Friday, December 16, 2011

Rise in the number of Black Prisoners in Canada

According to the linked article, blacks represent about 10% of the federal prison inmates while they only represent about 2.5% of the general population. And the ombudsman says he's concerned about that and the quick rise over the last decade.

I would be too, but I'm not sure that it may be for the same reason. There are several reasons a concern with this kind of statistic may be in order. Here are some.

1. The courts may be biased. Certainly North Carolina's governor seems to think so and that's why she kept in place a law that tries to address it.  (see my blog at "Oh, What a Mess, What a Mess in America's Judicial System. Explaining and dissecting the N.C. death-row racial bias bill.")

2. More blacks may be involved in crime than non-blacks proportionally.  That's possible, as politically incorrect as it may be.

3. There may be good reasons why blacks may be more into crime than non-blacks.  Has anyone tried to do a correlation between this statistic and unemployment or average wages or education levels or years in the country, etc., as it relates to blacks and non-blacks?   Therein one may find some very interesting data as well as some potential cause and effect relationships.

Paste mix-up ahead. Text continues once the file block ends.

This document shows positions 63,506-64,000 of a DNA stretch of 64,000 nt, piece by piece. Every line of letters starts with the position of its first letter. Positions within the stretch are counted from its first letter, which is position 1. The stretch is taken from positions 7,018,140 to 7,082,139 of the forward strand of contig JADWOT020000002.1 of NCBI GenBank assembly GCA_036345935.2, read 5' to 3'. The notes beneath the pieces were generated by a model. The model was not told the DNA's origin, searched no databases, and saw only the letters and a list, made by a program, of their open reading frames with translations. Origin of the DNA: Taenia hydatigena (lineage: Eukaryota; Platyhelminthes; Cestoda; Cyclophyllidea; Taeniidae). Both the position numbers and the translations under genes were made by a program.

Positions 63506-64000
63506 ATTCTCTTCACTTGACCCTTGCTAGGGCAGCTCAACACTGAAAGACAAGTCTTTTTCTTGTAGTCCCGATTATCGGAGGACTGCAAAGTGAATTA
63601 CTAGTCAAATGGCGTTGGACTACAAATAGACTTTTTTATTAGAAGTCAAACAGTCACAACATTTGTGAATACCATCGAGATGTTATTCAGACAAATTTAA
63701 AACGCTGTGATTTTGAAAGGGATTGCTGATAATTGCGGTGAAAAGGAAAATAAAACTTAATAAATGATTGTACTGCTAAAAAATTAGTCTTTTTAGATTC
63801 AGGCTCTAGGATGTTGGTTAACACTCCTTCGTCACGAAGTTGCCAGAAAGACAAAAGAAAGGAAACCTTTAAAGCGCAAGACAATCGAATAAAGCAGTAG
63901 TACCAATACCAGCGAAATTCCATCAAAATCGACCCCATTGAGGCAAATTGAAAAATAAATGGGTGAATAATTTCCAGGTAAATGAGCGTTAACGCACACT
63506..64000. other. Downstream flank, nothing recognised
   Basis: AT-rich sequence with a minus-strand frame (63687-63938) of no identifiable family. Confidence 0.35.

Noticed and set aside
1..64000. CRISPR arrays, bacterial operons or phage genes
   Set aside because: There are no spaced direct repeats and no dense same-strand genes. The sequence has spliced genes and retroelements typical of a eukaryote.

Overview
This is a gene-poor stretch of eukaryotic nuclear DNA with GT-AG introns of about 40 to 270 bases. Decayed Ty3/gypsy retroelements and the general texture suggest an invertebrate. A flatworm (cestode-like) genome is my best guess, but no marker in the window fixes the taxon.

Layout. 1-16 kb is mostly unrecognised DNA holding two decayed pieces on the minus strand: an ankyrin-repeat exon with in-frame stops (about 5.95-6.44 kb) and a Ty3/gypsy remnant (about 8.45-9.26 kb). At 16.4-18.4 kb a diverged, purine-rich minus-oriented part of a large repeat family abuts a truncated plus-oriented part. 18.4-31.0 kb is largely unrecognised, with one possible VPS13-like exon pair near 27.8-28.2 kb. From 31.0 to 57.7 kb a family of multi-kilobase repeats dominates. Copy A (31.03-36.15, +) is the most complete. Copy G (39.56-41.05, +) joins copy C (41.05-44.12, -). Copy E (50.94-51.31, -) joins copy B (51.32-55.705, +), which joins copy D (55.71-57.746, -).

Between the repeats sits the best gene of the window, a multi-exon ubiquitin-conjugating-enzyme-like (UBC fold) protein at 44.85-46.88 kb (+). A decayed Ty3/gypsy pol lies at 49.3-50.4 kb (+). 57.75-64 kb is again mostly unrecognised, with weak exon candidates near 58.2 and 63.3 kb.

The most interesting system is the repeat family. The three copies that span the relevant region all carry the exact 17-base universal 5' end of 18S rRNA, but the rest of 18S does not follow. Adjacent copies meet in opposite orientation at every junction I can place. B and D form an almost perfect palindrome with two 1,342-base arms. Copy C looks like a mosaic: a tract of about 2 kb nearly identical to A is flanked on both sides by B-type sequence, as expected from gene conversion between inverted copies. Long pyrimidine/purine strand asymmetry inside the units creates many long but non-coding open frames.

4.  The reason for fear may also be due to the potential this kind of situation has for strong reaction in the black community (think of what happens periodically in Canada with militant First Nations youth when they feel frustrated and unfairly treated), not to mention, the negative image more whites may assume about all blacks.  None of this is good or desirable.

5.  The fear may be an economic one.  For example, people may say if the number of blacks in prison were equal to their representative share of the population, there would be 1,050 fewer blacks in federal prisons and that would reduce costs considerably.

So, there are many reasons for the ombudsman to be a little worried.  Many of us are.  But the problem may not be with blacks at all.  It may be with our economic and social and covert racist systems that we all operate in.  To me, Christmastime, now that we've turned it over to big business and commercial endeavors, seems to bring out the social injustices in our society best.  Unless some of us work hard to overcome that.

Here's the original article, for your perusal and thoughtful consideration.

Canada News: Black prison population climbing, says ombudsman - thestar.com

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